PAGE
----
By Sofia Monroy
On Wednesday, the Graduate Student Council (GSC) held a town hall addressing graduate student mental health and well-being on campus.
The event follows last week’s undergraduate town hall, which similarly brought together administrators and students to discuss mental health concerns and resources.
Wednesday’s event, moderated by GSC Advocacy Coordinator Kari Barclay and GSC co-chairs Amy Tarangelo and Yiqing Ding, originated as a result of a survey GSC conducted last year along with the Diversity and Advocacy Committee. Many graduate students who completed the survey — which received about 1,200 responses in total — reported having high levels of stress and poor mental health.
According to an invitation that was sent out for the town hall meeting, 40 percent of graduate students nationwide report dealing with anxiety and depression.
“It’s our goal to hopefully see an expansion of mental health services at Stanford,” Tarangelo said. “[and] to see the development of policies that start to address the problems around academic culture and to provide students with all of the resources we need to thrive.”
During the meeting, Vice Provost of Student Affairs Susie Brubaker-Cole spoke on the various mental health challenges graduate students faced. Among them were stress from academic workload, financial issues and lack of access to child care for graduate students with children.
She also discussed solutions the University is working on, including a Faculty Advisory Board for Student Affairs that will discuss ways in which faculty can be better informed on student mental health and be more supportive in laboratories and classrooms.
Brubaker-Cole’s annual budget request also asks that Stanford matches the service capacity at Counseling and Psychological Services (CAPS) with the needs of the students.
“It is very clear to me that student mental health and well-being is one of the most pressing issues that we face as a community at Stanford and the graduate students face here as well,” Brubaker-Cole said.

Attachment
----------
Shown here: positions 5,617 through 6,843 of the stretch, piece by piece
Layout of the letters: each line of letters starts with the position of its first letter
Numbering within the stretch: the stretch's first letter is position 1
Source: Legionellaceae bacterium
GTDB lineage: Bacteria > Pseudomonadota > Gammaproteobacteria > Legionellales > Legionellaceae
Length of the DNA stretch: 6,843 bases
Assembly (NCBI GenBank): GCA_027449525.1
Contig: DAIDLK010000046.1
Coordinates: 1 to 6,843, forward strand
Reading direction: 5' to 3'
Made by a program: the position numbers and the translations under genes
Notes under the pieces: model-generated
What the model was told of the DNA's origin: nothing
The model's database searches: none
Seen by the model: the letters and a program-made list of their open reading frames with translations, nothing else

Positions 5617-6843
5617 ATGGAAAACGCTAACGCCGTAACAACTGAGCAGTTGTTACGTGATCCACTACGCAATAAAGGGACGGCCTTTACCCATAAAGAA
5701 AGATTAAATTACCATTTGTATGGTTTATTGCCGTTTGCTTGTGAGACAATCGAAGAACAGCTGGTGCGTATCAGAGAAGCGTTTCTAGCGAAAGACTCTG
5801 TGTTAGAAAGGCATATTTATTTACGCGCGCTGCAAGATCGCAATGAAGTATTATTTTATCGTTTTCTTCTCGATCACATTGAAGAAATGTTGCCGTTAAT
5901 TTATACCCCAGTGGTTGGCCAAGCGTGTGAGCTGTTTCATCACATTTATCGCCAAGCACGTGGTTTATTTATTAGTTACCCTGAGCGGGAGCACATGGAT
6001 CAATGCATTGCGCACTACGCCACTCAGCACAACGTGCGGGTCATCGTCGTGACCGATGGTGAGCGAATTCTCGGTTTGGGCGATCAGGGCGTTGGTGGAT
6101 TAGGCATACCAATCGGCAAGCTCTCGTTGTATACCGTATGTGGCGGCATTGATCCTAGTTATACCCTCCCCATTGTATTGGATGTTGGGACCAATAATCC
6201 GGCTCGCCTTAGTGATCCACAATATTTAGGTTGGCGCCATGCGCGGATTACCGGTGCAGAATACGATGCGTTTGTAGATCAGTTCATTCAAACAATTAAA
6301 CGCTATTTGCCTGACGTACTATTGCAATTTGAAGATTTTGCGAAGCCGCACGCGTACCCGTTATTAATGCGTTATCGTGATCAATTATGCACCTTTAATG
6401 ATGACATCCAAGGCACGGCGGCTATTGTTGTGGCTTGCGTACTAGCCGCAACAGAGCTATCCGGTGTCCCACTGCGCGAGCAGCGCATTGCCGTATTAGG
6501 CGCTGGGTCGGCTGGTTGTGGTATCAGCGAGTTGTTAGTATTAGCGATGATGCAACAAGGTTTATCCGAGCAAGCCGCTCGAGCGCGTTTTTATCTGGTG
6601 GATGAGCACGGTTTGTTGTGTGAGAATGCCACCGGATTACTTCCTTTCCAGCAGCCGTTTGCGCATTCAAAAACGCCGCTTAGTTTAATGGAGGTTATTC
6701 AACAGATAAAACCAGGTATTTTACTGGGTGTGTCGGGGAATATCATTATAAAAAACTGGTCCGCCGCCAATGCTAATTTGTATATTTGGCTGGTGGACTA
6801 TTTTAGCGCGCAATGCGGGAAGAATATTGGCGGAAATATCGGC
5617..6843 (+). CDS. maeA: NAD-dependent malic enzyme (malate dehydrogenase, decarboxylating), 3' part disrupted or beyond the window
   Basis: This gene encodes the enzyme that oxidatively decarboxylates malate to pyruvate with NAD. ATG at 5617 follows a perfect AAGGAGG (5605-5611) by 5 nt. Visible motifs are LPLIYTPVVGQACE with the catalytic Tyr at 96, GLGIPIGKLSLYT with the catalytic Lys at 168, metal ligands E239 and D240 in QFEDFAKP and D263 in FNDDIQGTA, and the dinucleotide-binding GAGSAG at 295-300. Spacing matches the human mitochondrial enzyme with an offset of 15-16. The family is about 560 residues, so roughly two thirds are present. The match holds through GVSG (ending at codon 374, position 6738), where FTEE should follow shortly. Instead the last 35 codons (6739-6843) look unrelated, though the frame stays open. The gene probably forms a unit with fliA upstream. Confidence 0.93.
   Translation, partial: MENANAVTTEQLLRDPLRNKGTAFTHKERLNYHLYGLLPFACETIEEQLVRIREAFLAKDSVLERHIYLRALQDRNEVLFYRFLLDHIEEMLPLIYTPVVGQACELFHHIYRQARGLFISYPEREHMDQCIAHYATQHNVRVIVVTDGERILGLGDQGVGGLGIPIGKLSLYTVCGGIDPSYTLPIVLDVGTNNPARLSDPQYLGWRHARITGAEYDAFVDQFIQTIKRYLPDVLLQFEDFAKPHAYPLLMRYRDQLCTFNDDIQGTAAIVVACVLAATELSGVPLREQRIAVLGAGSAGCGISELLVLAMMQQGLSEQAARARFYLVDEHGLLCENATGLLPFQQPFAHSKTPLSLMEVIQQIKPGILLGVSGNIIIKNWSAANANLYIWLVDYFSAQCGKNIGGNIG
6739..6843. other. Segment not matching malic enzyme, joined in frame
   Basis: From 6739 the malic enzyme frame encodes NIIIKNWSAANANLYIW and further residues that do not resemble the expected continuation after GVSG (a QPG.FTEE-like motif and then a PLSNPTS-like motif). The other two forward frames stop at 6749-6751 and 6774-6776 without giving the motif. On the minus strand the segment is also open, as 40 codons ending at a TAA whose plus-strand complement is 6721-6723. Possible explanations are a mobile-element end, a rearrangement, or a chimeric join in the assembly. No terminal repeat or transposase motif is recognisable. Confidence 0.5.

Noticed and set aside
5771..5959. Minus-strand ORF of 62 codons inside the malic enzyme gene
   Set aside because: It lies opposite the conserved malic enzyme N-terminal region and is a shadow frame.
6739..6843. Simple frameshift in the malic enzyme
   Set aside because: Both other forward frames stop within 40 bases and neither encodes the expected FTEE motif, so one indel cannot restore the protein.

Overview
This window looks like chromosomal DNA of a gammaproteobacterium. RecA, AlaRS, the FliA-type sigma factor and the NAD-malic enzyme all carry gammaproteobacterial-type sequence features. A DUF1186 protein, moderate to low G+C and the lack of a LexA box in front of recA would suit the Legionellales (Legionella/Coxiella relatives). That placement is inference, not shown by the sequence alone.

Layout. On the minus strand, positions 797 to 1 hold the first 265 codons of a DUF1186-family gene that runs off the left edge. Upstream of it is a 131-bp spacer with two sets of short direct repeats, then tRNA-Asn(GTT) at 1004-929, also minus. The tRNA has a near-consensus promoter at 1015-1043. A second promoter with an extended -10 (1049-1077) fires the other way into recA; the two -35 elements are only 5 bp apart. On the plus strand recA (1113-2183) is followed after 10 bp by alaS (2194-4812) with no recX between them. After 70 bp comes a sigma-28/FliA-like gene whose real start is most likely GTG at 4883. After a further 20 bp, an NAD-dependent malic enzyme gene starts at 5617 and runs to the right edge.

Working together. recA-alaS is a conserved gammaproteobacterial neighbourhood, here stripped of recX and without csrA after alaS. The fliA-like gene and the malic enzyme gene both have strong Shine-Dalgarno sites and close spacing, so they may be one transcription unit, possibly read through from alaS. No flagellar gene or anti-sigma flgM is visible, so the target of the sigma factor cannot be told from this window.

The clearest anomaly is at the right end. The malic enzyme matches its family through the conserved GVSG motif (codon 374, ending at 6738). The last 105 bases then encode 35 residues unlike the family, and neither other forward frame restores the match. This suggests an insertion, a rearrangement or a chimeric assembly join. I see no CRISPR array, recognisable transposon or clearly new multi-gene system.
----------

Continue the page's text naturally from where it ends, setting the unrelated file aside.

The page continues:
Geophysics Ph.D. student Darcie Heard, who attended the town hall, expressed her concerns surrounding diversity and inclusiveness with regard to mental health.
“I’m really interested in how they are going to focus on being more deliberately and broadly inclusive of people of all identities practically concerning health issues,” she said. “If we are just prescribing a one size fits all solution, then it doesn’t create a welcoming and inclusive environment which generates stress for those who feel like they don’t belong in that environment.”
Brubaker-Cole touched on these concerns during the meeting, saying that she recognized the importance of graduate students feeling a sense of belonging. She added that Stanford has “a lot of work to do in this area,” such as providing a more inclusive environment for students from historically underrepresented or marginalized backgrounds.
In order to address the issue, the administration has recently launched the Inclusion, Diversity, Equity and Access in a Learning Community initiative (IDEAL) which will attempt to foster a more diverse community through change in the areas of student, faculty, and staff recruitment and access to equal opportunities.
“The goal is that we want our students to have supportive relationships with faculty and to feel valued and heard and seen,” said Vice Provost for Graduate Education Patti Gumport.
The University is also launching the Mental Health and Wellbeing Task Force, which will be co-chaired by Jim Jacobs, Executive Director of Vaden and Associate Vice Provost for Student Affairs, and Ken Hsu, Director of the Graduate Life Office and Assistant Vice Provost. Both Jacobs and Hsu were present at the town hall meeting to share more ways students can find support on campus.
Jacobs also announced that, starting sometime in January 2019, the pharmacy at Vaden will be turned over to a commercial entity, so that prescriptions at Vaden will be part of a national network. As a result, it will no longer be necessary to transfer prescriptions if a student is off campus. This will increase service availability for students, especially those not under Cardinal Care.
Jacobs also said Vaden is currently working on improvements to Cardinal Care, the University-sponsored healthcare option offered to students.
The Daily has reached out to Jacobs for further details.
During the open forum of the meeting, many graduate students expressed that they were feeling or had felt stress that stemmed from financial concerns such as student debt or insurance availability during leaves of absence. These financial issues will be addressed at the next GSC town hall meeting on Nov. 27, which will be on affordability and finances.
“I do have a great sense of optimism that action can come from our candid conversations together,” Gumport said. “The more that we have a deep understanding of our students’ experiences, the more effective we can be as advocates.”